WHAT YOU WILL NEED:
3 room temperature raw eggs (separate 2 of the eggs)
1 tsp Dijon style mustard
1 tsp salt
Juice from 1/2 lemon
2 - 4 cups oil (Extra virgin olive oil or other vegetable oil of your choosing)

METHOD:
In the processor bowl:
2 yolks and one whole egg
Mustard & salt
Blend

While the motor is running slowly pour in the oil. 
After about 2 cups, check for thickness
(the mayonnaise should be smooth, creamy and fairly thick.  You are adding the additional oil to thin it a bit - so, if you like your mayonnaise on thick side, stop now with the oil)

Add the lemon juice

Add another cup of oil.

At this point you should adjust the seasoning.
Add more mustard, or lemon juice or salt if you want.

AND...Voila! A classic mayonnaise made in less than 5 minutes, that will keep for several weeks in a jar in your fridge.


A whisk does a mighty fine job on mayonnaise

You will find that this mayonnaise is delicious on cold crab, in sandwiches, with left-over chicken or with, say, caramelized onions stirred in as a dip, or in deviled eggs or as the star ingredient on the classic Oeufs Mayonnaise.


Now, to devise something to do with all those egg whites (don't even think of asking how many I have).  Pavlova anyone?  To be continued....

A bientot,
MarieZ 

*** NOTE:  If you haven't got a food processor, the method is basically the same (just omit the egg white) except you're doing it all by hand so pour the oil into the egg a whole lot slower.  If you have a third arm (hopefully a friends) this can be very useful for adding the oil while whisking, if not the process just takes longer.


7 comments:

Gina said...

And I can attest to the fact that these oeufs mayonnaise and all of the mayonnaises (is that the plural?) were simply divine!

Anonymous said...

Looks great especially the photo with the toast. Tried the arugula and speck this past weekend - great meal. J & B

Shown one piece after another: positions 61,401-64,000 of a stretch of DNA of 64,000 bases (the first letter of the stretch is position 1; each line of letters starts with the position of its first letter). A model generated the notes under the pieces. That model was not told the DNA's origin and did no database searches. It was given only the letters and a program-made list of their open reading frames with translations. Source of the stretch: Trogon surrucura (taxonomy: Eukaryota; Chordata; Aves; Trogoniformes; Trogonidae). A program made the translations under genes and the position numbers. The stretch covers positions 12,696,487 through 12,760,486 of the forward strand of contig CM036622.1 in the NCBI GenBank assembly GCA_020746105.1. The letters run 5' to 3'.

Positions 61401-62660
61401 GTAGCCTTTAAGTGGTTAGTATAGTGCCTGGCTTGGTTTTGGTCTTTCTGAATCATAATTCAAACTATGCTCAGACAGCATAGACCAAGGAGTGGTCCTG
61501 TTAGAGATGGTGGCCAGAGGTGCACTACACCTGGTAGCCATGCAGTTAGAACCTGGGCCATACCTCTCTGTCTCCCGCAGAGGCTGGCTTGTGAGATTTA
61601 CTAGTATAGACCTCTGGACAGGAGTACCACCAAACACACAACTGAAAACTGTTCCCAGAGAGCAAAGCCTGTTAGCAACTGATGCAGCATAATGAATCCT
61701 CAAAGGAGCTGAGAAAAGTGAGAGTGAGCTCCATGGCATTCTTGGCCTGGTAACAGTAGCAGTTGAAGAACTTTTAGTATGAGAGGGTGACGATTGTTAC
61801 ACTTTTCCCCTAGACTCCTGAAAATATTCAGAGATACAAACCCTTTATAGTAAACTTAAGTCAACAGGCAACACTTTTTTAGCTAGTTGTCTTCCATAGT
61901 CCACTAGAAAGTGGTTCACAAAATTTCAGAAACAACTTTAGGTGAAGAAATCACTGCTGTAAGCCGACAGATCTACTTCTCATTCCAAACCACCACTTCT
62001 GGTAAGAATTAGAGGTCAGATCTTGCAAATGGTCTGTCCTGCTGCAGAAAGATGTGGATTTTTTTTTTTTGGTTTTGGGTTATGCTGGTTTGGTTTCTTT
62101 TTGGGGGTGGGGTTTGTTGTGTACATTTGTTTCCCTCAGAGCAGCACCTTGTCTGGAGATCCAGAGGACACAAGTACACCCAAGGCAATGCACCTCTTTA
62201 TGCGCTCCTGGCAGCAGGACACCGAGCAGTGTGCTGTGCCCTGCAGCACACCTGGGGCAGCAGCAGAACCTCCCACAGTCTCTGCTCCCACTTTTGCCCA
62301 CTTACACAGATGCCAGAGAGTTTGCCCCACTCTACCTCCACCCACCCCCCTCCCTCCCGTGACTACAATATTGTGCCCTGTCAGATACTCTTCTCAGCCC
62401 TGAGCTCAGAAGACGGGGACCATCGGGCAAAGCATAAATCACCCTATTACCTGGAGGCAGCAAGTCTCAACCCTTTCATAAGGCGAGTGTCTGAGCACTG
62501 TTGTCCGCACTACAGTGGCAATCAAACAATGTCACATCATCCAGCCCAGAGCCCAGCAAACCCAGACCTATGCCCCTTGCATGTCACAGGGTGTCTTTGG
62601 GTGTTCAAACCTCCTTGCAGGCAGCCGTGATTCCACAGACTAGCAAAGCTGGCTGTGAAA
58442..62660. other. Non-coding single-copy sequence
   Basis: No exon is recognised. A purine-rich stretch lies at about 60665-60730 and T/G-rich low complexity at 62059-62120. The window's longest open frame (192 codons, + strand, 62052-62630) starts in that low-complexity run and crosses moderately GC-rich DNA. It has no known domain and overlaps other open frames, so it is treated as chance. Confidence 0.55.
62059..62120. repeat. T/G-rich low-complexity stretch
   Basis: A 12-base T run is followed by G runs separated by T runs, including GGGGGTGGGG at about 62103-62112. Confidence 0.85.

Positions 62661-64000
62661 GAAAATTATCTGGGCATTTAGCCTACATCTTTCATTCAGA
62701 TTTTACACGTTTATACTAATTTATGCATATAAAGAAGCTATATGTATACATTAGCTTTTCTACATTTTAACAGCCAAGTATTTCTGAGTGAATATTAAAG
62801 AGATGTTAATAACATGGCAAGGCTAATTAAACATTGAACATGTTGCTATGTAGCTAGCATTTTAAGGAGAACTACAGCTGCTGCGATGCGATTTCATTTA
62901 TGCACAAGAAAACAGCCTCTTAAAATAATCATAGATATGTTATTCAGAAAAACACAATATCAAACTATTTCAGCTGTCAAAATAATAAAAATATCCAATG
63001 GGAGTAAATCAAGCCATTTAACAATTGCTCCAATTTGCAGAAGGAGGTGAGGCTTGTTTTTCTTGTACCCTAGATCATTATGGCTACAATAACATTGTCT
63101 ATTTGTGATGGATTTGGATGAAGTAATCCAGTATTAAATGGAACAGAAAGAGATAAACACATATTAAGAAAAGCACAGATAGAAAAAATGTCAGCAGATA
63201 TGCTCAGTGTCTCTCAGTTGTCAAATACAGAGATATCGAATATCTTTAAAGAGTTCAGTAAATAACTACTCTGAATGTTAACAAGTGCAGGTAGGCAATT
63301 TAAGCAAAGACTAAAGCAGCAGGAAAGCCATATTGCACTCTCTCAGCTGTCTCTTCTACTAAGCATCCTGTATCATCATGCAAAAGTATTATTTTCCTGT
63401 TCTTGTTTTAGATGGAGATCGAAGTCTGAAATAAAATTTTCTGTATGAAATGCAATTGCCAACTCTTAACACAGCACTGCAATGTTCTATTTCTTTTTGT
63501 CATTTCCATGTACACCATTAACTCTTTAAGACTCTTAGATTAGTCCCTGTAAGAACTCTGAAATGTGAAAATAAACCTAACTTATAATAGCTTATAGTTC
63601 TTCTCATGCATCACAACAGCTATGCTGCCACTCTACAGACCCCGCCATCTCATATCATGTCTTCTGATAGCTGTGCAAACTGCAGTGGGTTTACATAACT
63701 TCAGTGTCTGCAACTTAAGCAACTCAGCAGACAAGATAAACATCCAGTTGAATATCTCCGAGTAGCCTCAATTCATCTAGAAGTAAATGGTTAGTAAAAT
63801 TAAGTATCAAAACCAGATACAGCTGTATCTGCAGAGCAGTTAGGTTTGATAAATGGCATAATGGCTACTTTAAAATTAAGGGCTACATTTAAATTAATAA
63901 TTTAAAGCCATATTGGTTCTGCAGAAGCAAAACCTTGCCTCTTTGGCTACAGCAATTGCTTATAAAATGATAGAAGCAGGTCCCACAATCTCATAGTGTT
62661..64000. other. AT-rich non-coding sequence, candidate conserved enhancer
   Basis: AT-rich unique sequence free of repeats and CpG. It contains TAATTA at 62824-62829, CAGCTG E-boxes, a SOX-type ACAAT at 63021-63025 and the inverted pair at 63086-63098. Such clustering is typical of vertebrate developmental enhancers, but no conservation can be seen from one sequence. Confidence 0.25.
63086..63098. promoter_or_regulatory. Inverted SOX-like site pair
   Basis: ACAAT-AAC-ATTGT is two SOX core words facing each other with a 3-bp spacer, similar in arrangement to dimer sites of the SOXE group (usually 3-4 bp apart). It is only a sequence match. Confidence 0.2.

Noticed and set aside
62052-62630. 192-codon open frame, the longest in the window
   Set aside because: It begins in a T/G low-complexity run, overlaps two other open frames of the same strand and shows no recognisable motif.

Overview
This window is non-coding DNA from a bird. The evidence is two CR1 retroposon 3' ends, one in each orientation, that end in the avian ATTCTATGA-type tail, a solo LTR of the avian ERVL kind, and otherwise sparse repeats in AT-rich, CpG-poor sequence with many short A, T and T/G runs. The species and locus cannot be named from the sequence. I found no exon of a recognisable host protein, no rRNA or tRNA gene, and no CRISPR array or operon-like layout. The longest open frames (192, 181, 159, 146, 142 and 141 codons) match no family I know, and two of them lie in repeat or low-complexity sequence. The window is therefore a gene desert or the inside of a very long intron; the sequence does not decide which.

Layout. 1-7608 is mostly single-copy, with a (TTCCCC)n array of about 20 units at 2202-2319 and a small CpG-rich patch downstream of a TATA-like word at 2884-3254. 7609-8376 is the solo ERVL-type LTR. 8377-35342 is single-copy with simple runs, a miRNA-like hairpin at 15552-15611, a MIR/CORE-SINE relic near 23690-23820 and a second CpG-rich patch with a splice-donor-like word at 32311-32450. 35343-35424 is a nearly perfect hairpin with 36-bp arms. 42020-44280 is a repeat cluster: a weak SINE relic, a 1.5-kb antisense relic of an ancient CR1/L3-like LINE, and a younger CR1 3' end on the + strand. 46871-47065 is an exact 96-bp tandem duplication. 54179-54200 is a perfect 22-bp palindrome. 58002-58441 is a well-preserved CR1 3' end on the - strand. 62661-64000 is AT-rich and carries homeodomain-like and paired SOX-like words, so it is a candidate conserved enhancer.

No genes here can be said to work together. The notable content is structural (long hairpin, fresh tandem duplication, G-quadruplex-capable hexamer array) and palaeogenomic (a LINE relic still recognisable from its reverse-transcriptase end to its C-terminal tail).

Marie Z said...

Thank you Gina... That was great fun!

J & B, Glad you enjoyed the Arugula & Speck. Try the Oeufs Mayonnaise with a crisp, spicy Riesling.. DIVINE!

zan said...

The reference to good with fresh crab was spot on. What a delight and so easy and authentic alternative to store-bought Just got to figure what to do with the egg whites. Zan

Matthew said...

You can also stick 2 whole eggs(or just the yolks) into a wide mouth mason jar or tall cup(either need to fit an immersion blender aka stick blender through the top) followed by the oil, lemon juice(or lime juice or vinegar), and mustard. Then keeping the immersion blender at the bottom of the cup/vessel turn it on until it starts to emulsify and just slowly bring the immersion blender up until it is either fully emulsified or there is a little oil on top in which case you just push the blender down over the oil(sometimes there is just a spot or two) and it will mix the oil in and be fully emulsified.

Marie Z Johnston said...

Hi Matthew! Gotta live an immersion blender! And what a genius idea to make it in a mason jar! No bowls to wash and one made, just screw on the lid! Love it! Thanks so much!

Pamela Gerard said...

Wow -- what a great idea -- thanks Matthew and Marie.